Robert Kelly and Rob Prinzo have started using Twitter to connect project managers in an unusual way. I spoke to Robert about how they are bringing project managers together online (and even better, how you can earn PDUs for hanging about on Twitter!).
Robert, you use Twitter to coordinate conversations between project managers through a Twitter chat. First, tell me what a Twitter chat is.
A Twitter chat is a pre-arranged discussion that occurs on Twitter at a specific day and time each week. While there are several variations, most Twitter chats are coordinated by a host/s and leverage the use of a hashtag (#) for the community to participate in this virtual conversation.
Each Twitter chat has its own feel and personality. While some are more of an open discussion, others chats have a more structured agenda and the discussion is moderated by the host/s.
OK. Your chat is tagged #PMChat. How does it work?
#PMChat is hosted by myself and Rob Prinzo and we both take on a role for the week. One will post a question and make sure we are staying on track, usually one question on topic every 15 minutes or so. The other person is welcoming folks as they join, retweeting comments made by the group, and making sure we stay on topic.
For those who aren’t sure, you don’t have to have a Twitter account to see the discussion, although you would need one if you wanted to contribute. For people who aren’t comfortable using Twitter, are there other ways to join in?
Some Twitter chats stop there, while others branch off into other platforms. #PMChat for example has branched out to include a 15-minute live radio show just before the actually Twitter chat, we have a LinkedIn group, and a website. The website is used to post a recap to the previous week’s chat, guest blog posts for the upcoming week’s topic, the schedule of topics and more.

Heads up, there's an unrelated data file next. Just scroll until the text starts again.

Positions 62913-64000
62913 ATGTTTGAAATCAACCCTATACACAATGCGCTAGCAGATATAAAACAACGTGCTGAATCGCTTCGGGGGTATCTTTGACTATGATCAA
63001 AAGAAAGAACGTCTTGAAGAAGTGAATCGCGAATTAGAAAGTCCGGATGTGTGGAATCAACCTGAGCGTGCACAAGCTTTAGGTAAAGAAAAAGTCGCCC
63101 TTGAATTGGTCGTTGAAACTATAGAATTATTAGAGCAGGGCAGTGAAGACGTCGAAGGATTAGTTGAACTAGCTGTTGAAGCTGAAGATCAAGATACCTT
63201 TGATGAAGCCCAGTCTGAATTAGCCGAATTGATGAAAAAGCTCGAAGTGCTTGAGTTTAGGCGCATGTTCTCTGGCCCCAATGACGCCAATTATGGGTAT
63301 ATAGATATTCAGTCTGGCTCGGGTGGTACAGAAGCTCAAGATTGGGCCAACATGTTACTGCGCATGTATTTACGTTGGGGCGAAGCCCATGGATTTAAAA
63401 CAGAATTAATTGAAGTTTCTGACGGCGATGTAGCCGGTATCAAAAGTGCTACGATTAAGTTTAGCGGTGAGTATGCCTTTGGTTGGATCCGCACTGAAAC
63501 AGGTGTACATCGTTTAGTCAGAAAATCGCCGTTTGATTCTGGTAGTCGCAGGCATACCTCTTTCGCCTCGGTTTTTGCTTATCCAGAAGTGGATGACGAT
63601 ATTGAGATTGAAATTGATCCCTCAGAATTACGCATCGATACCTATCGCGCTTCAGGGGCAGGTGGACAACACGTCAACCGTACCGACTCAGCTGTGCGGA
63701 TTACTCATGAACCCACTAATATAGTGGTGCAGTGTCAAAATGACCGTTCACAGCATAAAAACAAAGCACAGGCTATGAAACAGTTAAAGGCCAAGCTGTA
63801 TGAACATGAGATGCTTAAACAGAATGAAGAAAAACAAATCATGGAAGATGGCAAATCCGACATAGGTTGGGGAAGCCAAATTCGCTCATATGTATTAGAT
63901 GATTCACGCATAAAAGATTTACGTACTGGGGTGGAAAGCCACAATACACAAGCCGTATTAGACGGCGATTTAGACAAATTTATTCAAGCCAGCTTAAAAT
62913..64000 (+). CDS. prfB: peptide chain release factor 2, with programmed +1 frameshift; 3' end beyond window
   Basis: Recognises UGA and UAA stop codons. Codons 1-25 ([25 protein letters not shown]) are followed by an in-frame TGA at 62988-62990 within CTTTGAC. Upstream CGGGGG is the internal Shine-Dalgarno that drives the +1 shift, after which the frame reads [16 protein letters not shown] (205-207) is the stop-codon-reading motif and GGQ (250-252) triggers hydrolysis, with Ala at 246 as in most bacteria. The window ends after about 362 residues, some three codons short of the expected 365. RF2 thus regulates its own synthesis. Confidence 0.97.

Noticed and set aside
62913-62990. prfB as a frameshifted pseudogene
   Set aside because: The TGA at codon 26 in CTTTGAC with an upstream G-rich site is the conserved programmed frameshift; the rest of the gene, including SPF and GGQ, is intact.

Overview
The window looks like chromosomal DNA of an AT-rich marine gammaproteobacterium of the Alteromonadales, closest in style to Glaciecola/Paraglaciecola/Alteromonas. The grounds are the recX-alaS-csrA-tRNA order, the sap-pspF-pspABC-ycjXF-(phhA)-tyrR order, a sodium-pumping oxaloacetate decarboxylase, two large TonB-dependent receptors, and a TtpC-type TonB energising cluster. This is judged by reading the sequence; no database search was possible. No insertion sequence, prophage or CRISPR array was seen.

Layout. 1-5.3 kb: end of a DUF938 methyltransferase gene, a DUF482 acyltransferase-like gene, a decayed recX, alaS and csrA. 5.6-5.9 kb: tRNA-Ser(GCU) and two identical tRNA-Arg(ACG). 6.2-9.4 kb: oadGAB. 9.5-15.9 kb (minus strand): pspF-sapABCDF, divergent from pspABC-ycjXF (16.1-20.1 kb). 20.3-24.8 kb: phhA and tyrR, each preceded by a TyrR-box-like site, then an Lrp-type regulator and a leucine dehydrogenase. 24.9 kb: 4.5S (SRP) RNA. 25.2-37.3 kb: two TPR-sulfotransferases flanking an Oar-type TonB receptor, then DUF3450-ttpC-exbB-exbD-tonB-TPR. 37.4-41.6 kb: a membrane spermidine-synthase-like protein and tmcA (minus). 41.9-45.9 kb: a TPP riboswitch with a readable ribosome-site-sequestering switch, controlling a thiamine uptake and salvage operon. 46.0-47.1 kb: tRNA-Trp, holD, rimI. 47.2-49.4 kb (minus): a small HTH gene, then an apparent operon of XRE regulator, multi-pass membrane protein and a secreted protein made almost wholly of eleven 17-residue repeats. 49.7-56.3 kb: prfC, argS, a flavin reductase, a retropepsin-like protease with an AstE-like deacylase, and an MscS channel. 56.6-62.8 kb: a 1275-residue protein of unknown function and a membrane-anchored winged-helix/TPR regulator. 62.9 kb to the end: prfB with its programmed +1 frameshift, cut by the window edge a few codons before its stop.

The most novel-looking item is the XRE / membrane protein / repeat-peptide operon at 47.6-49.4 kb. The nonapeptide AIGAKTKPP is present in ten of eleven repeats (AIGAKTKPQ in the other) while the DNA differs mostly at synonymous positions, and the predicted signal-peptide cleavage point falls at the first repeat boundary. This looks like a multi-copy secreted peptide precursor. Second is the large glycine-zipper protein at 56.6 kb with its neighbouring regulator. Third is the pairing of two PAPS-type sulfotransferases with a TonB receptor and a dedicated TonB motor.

Why did you decide to start #PMChat?
Rob Prinzo contacted me about the idea few months back. He had noticed a few of the Twitter chats happening with other topics, but realized that project managers didn’t have such a platform. I was getting a bit tired of some other commonly used hashtags moving away from collaboration and turning into one-way distribution of information. We saw a void in the PM community for a real-time, collaborative platform for practitioners to share best practices and bounce ideas off of one another.
There is a shift in how people are learning and traditional development models. The project management path has long been characterized by the accidental project manager who is left on their own to figure it out. We saw a real opportunity for junior project managers (coordinators, analysts, etc) to join in discussion from industry thought leaders, for senior practitioners to collaborate with other experienced PMs from around the world and across industries. #PMChat is turning into the open-source learning module of our discipline and it is exciting!
If there is lots of learning going on, can people count that towards their professional development?